" This book sort of makes me proud to live in Britain. There is hope for us in the kitchen yet! "

  • 4 out of 54 out of 54 out of 54 out of 54 out of 5 Sue | 1/3/2014

    " Really like Nigel's writing style, gentle humour, a book to dip in and out of and bring back some nostalgic memories, Spangle anyone? "

  • 2 out of 52 out of 52 out of 52 out of 52 out of 5 Clare | 12/10/2013

    " I loved Toast but this one disappointed. The reminiscences are great and took me back to my childhood at times but it is very repetitive - a chapter for every type of biscuit rather than one chapter on biscuits...not his best sadly "

  • 4 out of 54 out of 54 out of 54 out of 54 out of 5 Chandra | 12/1/2013

    " A quick read easy to digest.Very descriptive of the parthenon of British sweets and biscuits. I now desire the british teas described deliciously in the book. Cheers! "

  • 2 out of 52 out of 52 out of 52 out of 52 out of 5 Rachel | 11/27/2013

    " This is no 'Toast' but it's amusing to dip in and out of while lounging around. "

  • 4 out of 54 out of 54 out of 54 out of 54 out of 5 Ellie Reid | 12/21/2012

    " brilliant to dip into, a real foodie delight and very funny. "

  • 2 out of 52 out of 52 out of 52 out of 52 out of 5 Karen | 1/30/2012

    " A bit random, with a lot of repetition, it's obviously a 'collection of writings' as opposed to a proper book. But it's still enjoyable, witty and hunger-inducing. "

  • 1 out of 51 out of 51 out of 51 out of 51 out of 5 Af | 6/13/2011

    " oh but I expect so much better from him. I had looked forwards to this and was disappointed. "

  • 3 out of 53 out of 53 out of 53 out of 53 out of 5 Anita | 1/7/2011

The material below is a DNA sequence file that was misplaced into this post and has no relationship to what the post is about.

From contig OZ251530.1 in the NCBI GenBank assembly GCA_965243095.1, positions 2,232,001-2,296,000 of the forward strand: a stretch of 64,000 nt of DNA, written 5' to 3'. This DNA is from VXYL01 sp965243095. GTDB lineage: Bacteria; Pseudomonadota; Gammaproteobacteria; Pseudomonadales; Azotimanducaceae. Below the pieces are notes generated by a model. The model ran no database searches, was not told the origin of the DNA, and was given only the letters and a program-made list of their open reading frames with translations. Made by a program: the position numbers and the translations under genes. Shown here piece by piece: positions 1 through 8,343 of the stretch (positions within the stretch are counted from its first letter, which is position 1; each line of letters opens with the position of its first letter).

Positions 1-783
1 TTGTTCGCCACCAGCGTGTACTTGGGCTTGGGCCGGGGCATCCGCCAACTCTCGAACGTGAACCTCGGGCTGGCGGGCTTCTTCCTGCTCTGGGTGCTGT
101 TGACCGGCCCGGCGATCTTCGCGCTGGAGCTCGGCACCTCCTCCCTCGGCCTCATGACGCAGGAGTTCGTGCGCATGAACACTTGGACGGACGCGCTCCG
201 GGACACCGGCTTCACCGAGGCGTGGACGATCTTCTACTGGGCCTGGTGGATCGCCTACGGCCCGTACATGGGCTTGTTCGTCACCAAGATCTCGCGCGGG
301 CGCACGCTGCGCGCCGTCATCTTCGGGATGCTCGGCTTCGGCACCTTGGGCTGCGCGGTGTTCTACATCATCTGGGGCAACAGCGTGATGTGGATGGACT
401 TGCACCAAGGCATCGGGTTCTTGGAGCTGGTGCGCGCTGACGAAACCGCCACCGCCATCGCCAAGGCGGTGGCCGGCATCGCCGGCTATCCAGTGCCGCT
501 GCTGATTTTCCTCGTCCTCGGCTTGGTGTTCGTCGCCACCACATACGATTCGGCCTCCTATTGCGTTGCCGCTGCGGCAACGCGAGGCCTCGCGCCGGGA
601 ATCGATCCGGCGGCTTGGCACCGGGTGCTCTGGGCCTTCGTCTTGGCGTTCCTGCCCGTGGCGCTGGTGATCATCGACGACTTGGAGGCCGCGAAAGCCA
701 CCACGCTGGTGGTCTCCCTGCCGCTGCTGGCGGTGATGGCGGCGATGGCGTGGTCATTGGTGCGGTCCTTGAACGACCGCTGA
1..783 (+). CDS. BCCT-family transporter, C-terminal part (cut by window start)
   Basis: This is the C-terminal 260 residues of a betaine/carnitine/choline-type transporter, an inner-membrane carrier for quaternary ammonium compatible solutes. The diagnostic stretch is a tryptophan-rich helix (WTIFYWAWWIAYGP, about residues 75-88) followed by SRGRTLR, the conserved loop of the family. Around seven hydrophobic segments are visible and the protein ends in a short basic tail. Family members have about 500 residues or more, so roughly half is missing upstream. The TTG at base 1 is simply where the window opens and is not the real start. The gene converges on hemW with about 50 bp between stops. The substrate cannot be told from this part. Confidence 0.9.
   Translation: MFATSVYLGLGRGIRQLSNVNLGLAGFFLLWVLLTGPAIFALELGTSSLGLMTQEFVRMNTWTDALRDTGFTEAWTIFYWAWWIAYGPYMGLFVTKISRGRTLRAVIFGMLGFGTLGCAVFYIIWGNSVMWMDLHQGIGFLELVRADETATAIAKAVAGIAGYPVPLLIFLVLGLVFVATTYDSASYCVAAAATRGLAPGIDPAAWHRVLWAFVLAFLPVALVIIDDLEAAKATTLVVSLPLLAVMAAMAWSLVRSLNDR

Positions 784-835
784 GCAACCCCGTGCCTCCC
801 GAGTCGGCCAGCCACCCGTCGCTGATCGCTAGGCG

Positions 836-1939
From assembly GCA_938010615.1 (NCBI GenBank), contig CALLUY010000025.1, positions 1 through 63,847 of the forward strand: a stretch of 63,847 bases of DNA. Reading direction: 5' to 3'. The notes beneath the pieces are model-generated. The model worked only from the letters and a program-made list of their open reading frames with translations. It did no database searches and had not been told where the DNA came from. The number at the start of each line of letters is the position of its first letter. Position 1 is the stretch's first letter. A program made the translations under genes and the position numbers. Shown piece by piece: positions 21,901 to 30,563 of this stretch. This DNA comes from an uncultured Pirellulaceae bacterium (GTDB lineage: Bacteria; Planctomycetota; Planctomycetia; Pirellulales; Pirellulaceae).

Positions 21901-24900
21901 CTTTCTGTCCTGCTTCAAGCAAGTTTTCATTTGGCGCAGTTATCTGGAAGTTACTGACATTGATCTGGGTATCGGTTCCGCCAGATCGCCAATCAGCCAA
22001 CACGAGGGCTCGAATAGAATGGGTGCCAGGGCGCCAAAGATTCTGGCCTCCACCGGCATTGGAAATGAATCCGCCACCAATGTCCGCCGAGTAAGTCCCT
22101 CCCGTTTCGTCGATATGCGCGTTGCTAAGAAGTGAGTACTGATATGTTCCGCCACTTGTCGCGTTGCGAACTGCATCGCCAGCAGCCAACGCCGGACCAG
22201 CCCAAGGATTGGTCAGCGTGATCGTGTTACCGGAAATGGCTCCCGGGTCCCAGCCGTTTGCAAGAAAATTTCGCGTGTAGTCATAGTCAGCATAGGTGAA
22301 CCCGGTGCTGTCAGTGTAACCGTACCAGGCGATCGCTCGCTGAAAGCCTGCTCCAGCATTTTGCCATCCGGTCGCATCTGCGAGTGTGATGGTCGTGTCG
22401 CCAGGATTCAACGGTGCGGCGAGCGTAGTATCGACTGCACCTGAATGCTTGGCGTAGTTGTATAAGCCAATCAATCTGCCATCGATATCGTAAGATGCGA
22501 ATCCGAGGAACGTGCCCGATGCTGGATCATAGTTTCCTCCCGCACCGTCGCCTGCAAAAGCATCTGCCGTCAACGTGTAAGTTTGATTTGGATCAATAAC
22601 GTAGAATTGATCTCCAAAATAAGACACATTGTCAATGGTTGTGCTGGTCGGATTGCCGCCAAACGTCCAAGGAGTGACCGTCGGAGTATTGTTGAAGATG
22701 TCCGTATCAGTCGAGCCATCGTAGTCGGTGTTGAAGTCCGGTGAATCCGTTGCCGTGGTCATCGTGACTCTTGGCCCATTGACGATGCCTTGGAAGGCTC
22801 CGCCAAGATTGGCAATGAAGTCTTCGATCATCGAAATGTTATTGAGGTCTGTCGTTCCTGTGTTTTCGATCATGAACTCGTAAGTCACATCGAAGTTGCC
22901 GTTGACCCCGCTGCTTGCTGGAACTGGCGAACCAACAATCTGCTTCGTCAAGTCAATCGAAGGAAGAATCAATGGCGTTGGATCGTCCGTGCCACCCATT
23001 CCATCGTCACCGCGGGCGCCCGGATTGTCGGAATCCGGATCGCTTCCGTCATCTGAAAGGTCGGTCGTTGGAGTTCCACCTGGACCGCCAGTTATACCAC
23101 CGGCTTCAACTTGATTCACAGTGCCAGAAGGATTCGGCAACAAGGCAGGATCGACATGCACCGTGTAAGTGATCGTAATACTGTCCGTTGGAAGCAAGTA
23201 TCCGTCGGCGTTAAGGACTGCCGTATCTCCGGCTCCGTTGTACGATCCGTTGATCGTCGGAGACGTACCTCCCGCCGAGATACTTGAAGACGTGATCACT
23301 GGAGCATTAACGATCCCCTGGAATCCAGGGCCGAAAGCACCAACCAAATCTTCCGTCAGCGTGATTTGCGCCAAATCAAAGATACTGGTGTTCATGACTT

" I read this book in snippets during television ad breaks and as light filler entertainment it's just the ticket. Musings on just about every food type (and sub-type) on the British menu. Helps if you grew up on these foods, as I did. "

  • 4 out of 54 out of 54 out of 54 out of 54 out of 5 Kay | 10/15/2010

    " A funny and fascinating book about the British and their food. I laughed my way through this book thinking how true it was. "

  • 2 out of 52 out of 52 out of 52 out of 52 out of 5 Jenine | 7/24/2010

    " Blindingly British, personal reflections on the national sweets and biscuits. "

  • 3 out of 53 out of 53 out of 53 out of 53 out of 5 Anita | 7/8/2010

    " I read this book in snippets during television ad breaks and as light filler entertainment it's just the ticket. Musings on just about every food type (and sub-type) on the British menu. Helps if you grew up on these foods, as I did. "

  • 5 out of 55 out of 55 out of 55 out of 55 out of 5 Natashya | 4/21/2010

    " I thoroughly enjoyed this book. Little snippets about English food, each chapter is between a paragraph and two pages long, perfect for bringing along to a waiting room or something like that. I love his dry wit and can't wait to read more of his books. "

  • 2 out of 52 out of 52 out of 52 out of 52 out of 5 Jenine | 10/14/2009

    " Blindingly British, personal reflections on the national sweets and biscuits. "

  • 3 out of 53 out of 53 out of 53 out of 53 out of 5 ? Briansgirl "Book Sale Queen"? | 1/27/2009

    " Bizarre book about English food and eating habits. Written with humor, he pokes fun as he writes about food. It's interesting, yet still bizarre. "

  • 2 out of 52 out of 52 out of 52 out of 52 out of 5 Clare | 11/8/2008

    " I loved Toast but this one disappointed. The reminiscences are great and took me back to my childhood at times but it is very repetitive - a chapter for every type of biscuit rather than one chapter on biscuits...not his best sadly "

  • 4 out of 54 out of 54 out of 54 out of 54 out of 5 Kay | 10/31/2008

    " A funny and fascinating book about the British and their food. I laughed my way through this book thinking how true it was. "

  • 4 out of 54 out of 54 out of 54 out of 54 out of 5 Ellie | 4/9/2008

    " brilliant to dip into, a real foodie delight and very funny. "